|#77||Bill Spivey (L)||C||So.||7-0||230||Warner Robins, GA (Macon Jordan)||All-American [AP (3rd), UPI (3rd), Helms (3rd)]; All-SEC [First Team (AP)]; All-SEC Tournament;|
|#25||Jim Line (L)||F||Sr.||6-2||185||Akron, OH (North)||All-American [UPI (3rd)]; All-SEC [First Team (AP)]; All-SEC Tournament;|
|#19||Walter Hirsch||F||Jr.||6-4||180||Dayton, OH (Northridge)||All-SEC [Second Team (AP)];|
|#38||Bobby Watson (L)||G||So.||5-10||155||Owensboro, KY||-|
|#11||Shelby Linville (L)||F||So.||6-5||200||Middletown, OH||-|
|#18||Dale Barnstable (L)||F-G||Sr.||6-3||175||Antioch, IL||-|
|#32||Lucian Whitaker (L)||G||So.||6-0||170||Louisville, KY||-|
|#7||Guy Strong (L)||G||So.||6-0||165||Irvine, KY||-|
|#31||Leonard Pearson (L)||G||So.||6-1||180||Chicago, IL (Senn)||-|
|#22||Read Morgan||F||Jr.||6-4||200||Milwaukee, WI (Rufus King)||-|
|#13||Roger Day||F||Jr.||6-2||170||Frostburg, MD||-|
|#33||Garland Townes (L)||G||Jr.||6-0||170||Hazard, KY||-|
|#16||Walter Whittaker||F/G||So.||6-5||180||Rockville Centre, NY||-|
|#66||Roger Layne||C||Jr.||6-7||185||McKamie, AR||-|
|#34||Arlan King||F||So.||6-3||185||Madison, IN (Saluda)||-|
|#35||C. M. Newton||G/F||So.||6-2||190||Fort Lauderdale, FL (High)||-|
| Schedule | Player Statistics | Game Statistics |
Seated (l to r): Head Coach Adolph Rupp, Dale Barnstable, Leonard Pearson, Garland Townes, Arlan King, Skippy Whitaker, Guy Strong, Bobby Watson, Gus Stergeos Assistant Coach Harry Lancaster
Season Review - Basketball (Kentuckian)
This ran the Baron's victory total while at UK to some 409 wins as against only 77 losses and the prospects for the next few years should make for even a better record.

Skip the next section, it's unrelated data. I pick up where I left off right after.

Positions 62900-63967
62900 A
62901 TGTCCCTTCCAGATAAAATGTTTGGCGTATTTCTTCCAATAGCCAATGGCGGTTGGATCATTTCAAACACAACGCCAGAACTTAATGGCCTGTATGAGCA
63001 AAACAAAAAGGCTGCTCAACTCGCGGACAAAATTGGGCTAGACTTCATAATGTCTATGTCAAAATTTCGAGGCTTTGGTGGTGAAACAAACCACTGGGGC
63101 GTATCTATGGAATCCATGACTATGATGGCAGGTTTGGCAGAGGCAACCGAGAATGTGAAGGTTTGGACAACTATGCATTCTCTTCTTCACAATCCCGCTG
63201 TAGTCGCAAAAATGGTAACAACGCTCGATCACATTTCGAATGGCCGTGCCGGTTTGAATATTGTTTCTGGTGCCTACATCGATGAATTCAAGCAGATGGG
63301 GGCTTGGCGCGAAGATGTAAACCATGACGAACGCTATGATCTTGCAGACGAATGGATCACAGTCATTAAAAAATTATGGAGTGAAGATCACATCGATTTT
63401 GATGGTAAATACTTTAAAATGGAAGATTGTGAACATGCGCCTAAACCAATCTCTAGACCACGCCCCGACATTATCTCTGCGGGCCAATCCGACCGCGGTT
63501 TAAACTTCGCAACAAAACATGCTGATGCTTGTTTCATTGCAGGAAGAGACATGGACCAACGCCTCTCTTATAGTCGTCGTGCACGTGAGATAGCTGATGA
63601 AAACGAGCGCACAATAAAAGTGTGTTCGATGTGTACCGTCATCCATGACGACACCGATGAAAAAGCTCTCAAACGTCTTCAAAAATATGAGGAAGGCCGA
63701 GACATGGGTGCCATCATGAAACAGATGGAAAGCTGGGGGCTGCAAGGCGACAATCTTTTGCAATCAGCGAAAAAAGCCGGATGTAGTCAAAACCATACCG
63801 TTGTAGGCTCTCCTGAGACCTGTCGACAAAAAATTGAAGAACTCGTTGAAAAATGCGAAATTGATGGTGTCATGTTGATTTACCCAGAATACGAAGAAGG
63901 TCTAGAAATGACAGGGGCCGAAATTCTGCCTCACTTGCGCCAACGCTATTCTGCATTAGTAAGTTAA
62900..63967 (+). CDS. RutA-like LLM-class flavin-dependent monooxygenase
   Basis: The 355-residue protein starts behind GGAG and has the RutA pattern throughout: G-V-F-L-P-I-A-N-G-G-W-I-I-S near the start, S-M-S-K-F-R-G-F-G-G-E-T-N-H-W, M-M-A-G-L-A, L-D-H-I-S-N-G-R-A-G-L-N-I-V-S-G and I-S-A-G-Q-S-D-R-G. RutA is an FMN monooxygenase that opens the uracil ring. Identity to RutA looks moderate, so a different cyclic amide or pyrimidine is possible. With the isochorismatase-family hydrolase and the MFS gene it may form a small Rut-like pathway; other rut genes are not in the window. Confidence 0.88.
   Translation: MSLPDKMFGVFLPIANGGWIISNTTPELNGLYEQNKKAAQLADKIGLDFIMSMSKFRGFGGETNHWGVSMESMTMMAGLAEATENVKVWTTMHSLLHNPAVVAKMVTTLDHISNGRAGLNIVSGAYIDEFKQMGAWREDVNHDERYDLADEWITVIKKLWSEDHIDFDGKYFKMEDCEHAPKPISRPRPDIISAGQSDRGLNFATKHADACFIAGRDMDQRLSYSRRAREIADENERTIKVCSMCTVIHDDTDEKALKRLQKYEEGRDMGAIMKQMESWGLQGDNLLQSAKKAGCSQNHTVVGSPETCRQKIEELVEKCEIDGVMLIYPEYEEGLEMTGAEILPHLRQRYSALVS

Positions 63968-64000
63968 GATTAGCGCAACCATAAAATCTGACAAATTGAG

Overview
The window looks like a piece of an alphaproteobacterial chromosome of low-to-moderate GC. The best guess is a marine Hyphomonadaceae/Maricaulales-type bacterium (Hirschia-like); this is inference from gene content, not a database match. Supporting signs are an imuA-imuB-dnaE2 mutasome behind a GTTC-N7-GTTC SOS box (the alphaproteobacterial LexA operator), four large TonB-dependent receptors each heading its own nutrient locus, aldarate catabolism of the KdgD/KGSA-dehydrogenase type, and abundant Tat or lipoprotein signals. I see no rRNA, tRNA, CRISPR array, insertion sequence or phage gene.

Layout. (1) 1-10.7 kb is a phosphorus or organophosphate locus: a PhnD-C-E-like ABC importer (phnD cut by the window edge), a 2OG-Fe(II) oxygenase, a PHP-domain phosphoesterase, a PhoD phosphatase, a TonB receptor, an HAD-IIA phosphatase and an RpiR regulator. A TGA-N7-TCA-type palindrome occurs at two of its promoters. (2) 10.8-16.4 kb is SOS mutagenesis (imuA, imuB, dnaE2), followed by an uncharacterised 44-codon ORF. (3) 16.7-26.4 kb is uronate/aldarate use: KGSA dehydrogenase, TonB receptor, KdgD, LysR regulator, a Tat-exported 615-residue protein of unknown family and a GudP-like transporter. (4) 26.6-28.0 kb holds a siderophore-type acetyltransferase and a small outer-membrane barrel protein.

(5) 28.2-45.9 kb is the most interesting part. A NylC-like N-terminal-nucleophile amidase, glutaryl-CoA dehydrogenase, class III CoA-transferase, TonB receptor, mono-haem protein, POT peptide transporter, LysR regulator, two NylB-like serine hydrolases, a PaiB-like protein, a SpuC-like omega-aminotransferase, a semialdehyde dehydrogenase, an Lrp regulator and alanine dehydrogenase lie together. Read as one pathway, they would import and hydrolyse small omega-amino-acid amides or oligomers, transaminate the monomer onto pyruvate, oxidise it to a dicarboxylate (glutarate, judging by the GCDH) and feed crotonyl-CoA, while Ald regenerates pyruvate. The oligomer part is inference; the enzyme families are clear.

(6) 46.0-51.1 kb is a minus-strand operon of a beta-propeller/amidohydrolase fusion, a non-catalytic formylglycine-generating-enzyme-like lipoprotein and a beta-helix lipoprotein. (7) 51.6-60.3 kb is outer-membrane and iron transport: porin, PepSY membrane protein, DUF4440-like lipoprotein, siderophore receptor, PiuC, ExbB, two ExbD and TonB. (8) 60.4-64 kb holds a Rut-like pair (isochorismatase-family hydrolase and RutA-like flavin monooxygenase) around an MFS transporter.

The late 1940's saw the era of great UK powerhouses under Rupp. It was during this time that his team ran up a record of 64 straight conference wins, seven straight SEC titles (still unbroken) and 84 consecutive wins at home also unbroken to date). During this period he developed All-Americans practically by the carload including, of late, Alex Groza, Ralph Beard, Wah Jones, etc.
Rupp learned his basketball at the University of Kansas under Phog Allen and he learned it well. His teams have long been the scourge of the nation. In 1944 he received probably his highest tribute with election to the Helms Foundation basketball Hall of Fame.
|Big Bill Spivey readies his hook shot in the Indiana Central basketball game which opened the 1949-50 UK season and which the Cats won handily||Dale Barnstable, 1949-50 captain of the Kentucky Wildcats, lays up a shot good for two points in the Indiana Central game. Dale was the steadying influence on the Cats last year.|
|It looks as though he's even with the basket and he probably is. It's Bill Spivey tipping one in against Indiana Central. The big fellow scored 578 points this season.|
The Cats opened the season with wins over Indiana Central and Western Ontario but suffered their first loss of the year to St. John's at Madison Square Garden. They added wins over DePaul and Purdue before capturing the Sugar Bowl title at New Orleans. Sophomore Guard Skippy Whitaker provided the spark while Jim Line hit timely points as the Cats stopped Villanova and then Bradley in the finals, 71-66.
Wins over Arkansas, Mississippi State and North Carolina followed before the Cats were finally defeated in SEC play by Tennessee. Previously the Cats had won 64 straight conference games. After winning over Georgia Tech, Georgia stopped the Cats. The Ruppmen slaughtered DePaul at Chicago but were dropped by Notre Dame.
The Cats won their next 11 games scheduled during the season by whipping Xavier, Mississippi, Alabama, and Vanderbilt twice, and also Georgia, Tennessee and Georgia Tech. The win at Alumni Gym over Vandy was a great game, the Cats overcoming a 12-point halftime deficit.
Kentucky captured the SEC tournament, mowing down Tennessee in the finals, 95-58, as Bill Spivey hit for 37 points.
Accepting a bid to the National Invitation Tournament, the Cats were smothered by CCNY, 97-50, for Coach Adolph Rupp's worst defeat of all time but, all in all, it was a very satisfying season.
|Walt Hirsch is all set to score against Indiana Central with Capt. Dale Barnstable setting up the block for the shot. Walt tallied 297 points this season.||It's Bill Spivey again hooking in another one of his deadly hook shots. The Georgia lad hit better than 36 percent of his shots from the field this year and averaged 19.3 per game.|